As most people are starting to get geared up for the 2009 AERC season already, I’m gazing a the thin layer of dust that has accumulated on my saddle. Sadly, it’s not trail dust. It’s dust from sitting on a saddle rack in my room for the past 6 weeks. That’s right, I haven’t taken my saddle out since the beginning of October. The few times I’ve ridden Mimi have been in the arena and pasture, bareback.
Beamer’s face is still healing from his encounter with some sharp, pointy objects, something that happened about 3 weeks ago. The location of the wounds (left side of his face, about in line with a halter noseband, and the right edge of his jaw) make bandaging impossible, and the lingering heat we are dealing with means the flies are still very active. It also means it’s very tough to put a halter on him. We’ve discovered he works beautifully off a neck rope. Whoduh thunk it???
Mimi’s still off. I can’t pin anything concrete down, but my suspicions are that it is actually a mechanical issue versus true pain. It appears that she is ever-so-slightly off in her left hind leg, but it is a consistent thing that shows up now matter what gait, which had lead me to embrace to following conclusion:
When I last had her joint injections done in September, the vet had a very difficult time find a spot to stick the needle in her right hock. I believe, as does the vet, that this meant that her hock was very close to fusing. I’m guessing a bit if time, and the stress and strain of Man Against Horser, might have completed the process. By fusing, her hock now has less mobility, but it also means there is not the irriation of forming bone spurs rubbing together, and she is more comfortable on that leg.
However, her left hock is not yet fused. That hock was better off than the right one, and still easy to inject. What I believe is happening is that one hock (right) has more flexibility than the other, leading to a slight imbalance of movement. It’s not true pain or lameness, but rather a natural imbalance that is stemming from having one leg that can flex more than the other.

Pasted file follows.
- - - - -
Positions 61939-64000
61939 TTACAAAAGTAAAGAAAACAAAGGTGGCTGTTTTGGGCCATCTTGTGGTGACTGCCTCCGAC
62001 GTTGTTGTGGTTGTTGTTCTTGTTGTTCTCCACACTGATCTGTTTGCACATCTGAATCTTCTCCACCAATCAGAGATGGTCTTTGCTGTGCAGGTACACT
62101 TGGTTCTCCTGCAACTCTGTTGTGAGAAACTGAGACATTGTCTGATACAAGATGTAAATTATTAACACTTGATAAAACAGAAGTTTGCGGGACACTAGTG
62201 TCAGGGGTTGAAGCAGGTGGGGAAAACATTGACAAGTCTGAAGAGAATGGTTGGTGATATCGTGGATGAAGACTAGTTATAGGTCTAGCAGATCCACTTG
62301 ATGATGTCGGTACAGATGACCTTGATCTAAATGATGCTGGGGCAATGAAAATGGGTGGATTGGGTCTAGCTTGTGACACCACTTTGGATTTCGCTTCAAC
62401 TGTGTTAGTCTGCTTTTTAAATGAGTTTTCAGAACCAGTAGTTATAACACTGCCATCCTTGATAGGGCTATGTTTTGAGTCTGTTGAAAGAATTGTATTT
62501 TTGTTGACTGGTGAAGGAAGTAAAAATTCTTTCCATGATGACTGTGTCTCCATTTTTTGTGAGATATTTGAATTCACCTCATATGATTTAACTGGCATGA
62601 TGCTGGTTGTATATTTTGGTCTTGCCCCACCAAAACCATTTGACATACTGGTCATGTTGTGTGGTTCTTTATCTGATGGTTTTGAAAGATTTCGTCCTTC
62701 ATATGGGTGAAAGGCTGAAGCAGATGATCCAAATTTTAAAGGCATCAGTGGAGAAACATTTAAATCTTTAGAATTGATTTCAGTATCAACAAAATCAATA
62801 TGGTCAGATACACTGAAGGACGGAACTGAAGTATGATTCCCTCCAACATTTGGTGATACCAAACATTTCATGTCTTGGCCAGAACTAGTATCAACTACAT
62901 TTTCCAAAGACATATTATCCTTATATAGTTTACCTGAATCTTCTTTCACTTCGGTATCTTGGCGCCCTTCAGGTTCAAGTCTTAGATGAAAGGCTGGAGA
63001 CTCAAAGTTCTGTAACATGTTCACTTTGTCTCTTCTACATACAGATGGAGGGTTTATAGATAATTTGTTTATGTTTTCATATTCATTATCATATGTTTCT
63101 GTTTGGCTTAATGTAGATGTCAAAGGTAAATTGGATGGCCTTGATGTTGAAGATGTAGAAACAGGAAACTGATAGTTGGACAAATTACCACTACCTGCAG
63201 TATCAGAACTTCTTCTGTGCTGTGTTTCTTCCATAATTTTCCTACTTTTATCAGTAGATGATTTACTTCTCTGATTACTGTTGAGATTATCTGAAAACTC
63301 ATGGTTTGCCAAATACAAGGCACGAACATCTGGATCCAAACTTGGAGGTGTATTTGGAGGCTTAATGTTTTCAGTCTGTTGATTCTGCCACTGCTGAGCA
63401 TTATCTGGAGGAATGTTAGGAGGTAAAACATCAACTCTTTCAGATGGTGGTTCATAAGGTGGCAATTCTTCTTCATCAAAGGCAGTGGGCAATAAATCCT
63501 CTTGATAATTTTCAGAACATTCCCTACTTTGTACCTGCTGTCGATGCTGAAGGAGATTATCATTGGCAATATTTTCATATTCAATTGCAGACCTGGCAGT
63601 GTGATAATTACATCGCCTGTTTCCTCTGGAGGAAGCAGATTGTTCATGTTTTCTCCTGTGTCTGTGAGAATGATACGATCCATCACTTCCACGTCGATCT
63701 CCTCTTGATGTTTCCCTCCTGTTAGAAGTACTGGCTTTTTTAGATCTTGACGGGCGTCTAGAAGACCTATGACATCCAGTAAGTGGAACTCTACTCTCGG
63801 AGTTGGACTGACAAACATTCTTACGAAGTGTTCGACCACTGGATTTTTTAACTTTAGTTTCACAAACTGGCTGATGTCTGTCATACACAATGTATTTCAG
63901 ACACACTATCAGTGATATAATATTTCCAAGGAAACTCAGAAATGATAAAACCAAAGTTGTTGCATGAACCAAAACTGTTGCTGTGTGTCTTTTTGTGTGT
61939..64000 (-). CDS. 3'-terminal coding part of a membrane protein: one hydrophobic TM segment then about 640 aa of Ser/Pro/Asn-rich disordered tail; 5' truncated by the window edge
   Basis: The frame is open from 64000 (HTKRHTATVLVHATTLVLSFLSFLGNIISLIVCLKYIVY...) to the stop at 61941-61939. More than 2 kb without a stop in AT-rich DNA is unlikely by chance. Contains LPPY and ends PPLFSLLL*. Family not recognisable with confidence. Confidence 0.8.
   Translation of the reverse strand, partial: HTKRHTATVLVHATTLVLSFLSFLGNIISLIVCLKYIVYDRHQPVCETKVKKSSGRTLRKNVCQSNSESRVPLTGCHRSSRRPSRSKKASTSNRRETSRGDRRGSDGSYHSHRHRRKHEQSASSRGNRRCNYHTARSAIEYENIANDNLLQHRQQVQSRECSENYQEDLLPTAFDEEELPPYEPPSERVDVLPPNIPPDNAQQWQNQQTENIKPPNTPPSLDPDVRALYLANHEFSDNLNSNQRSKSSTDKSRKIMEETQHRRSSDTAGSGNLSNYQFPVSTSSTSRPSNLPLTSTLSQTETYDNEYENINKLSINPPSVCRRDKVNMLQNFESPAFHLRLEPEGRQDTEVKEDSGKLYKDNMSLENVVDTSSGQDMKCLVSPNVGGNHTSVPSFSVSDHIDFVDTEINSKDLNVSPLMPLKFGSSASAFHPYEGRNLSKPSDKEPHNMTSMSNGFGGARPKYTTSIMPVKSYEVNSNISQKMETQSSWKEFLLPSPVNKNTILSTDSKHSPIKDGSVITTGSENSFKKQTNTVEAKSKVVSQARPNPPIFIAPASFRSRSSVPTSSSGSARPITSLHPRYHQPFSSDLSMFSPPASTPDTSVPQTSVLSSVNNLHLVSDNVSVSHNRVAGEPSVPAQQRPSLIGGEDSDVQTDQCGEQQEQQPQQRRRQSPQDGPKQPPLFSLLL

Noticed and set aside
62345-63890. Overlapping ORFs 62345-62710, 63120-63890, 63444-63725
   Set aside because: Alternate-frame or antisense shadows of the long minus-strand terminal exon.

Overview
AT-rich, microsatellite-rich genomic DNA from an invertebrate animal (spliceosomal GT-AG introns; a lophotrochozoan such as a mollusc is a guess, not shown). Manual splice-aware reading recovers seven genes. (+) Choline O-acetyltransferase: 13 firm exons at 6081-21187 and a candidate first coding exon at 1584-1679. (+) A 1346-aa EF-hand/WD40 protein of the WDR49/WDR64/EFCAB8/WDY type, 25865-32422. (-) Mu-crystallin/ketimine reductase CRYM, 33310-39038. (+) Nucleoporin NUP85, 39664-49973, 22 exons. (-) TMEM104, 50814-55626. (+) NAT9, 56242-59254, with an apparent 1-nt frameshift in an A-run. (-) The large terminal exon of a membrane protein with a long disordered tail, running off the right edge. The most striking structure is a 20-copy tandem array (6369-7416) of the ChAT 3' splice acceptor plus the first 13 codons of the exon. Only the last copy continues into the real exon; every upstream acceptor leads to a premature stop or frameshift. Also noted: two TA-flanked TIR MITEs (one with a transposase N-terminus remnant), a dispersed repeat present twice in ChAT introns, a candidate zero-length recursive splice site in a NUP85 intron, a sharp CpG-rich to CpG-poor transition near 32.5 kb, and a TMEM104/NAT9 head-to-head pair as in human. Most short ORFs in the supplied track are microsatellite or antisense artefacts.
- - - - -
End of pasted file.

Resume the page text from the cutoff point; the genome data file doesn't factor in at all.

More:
All that to say: I think 2009 will be my year off endurance. While she’s not technically lame, I feel that even doing 25 miles in an unbalanced state like that could cause some other type of damage in that her front legs would be unevenly loaded, and it will cause me to ride unbalanced. School is also getting to a rather critical stage for me…I’d ideally like to be done by the end of 2009, and be able to move and be out on my own by the first part of 2010.
So Mimi’s going to get some time off. We’ll still be casually trail riding of course, to keep her mind sane and in shape. Exercise will help that other hock fuse all the faster, and who knows…maybe we’ll be back at it, doing LDs in whichever locale I end up moving to (right now, San Diego, CA tops the list of choices). I just feel like I need some time away to clear my head. I have so much stress going on in everyday life right now that the decision to not compete for now has lightened some of the weight on my shoulders.
One thought on “The best-laid plans”
Keep riding her as much as you can – that’ll help speed things up and keep her going.